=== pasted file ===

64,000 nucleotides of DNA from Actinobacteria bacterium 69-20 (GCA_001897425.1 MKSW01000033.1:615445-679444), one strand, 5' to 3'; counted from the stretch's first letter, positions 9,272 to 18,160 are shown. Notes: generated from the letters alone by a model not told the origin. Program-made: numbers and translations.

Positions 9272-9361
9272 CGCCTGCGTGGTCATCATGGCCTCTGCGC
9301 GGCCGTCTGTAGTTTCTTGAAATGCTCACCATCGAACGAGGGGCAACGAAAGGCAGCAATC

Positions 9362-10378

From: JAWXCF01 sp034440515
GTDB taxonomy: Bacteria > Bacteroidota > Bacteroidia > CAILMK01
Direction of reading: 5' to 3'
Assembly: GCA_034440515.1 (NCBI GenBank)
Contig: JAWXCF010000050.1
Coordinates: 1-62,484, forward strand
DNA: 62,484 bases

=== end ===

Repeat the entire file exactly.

64,000 nucleotides of DNA from Actinobacteria bacterium 69-20 (GCA_001897425.1 MKSW01000033.1:615445-679444), one strand, 5' to 3'; counted from the stretch's first letter, positions 9,272 to 18,160 are shown. Notes: generated from the letters alone by a model not told the origin. Program-made: numbers and translations.

Positions 9272-9361
9272 CGCCTGCGTGGTCATCATGGCCTCTGCGC
9301 GGCCGTCTGTAGTTTCTTGAAATGCTCACCATCGAACGAGGGGCAACGAAAGGCAGCAATC

Positions 9362-10378

From: JAWXCF01 sp034440515
GTDB taxonomy: Bacteria > Bacteroidota > Bacteroidia > CAILMK01
Direction of reading: 5' to 3'
Assembly: GCA_034440515.1 (NCBI GenBank)
Contig: JAWXCF010000050.1
Coordinates: 1-62,484, forward strand
DNA: 62,484 bases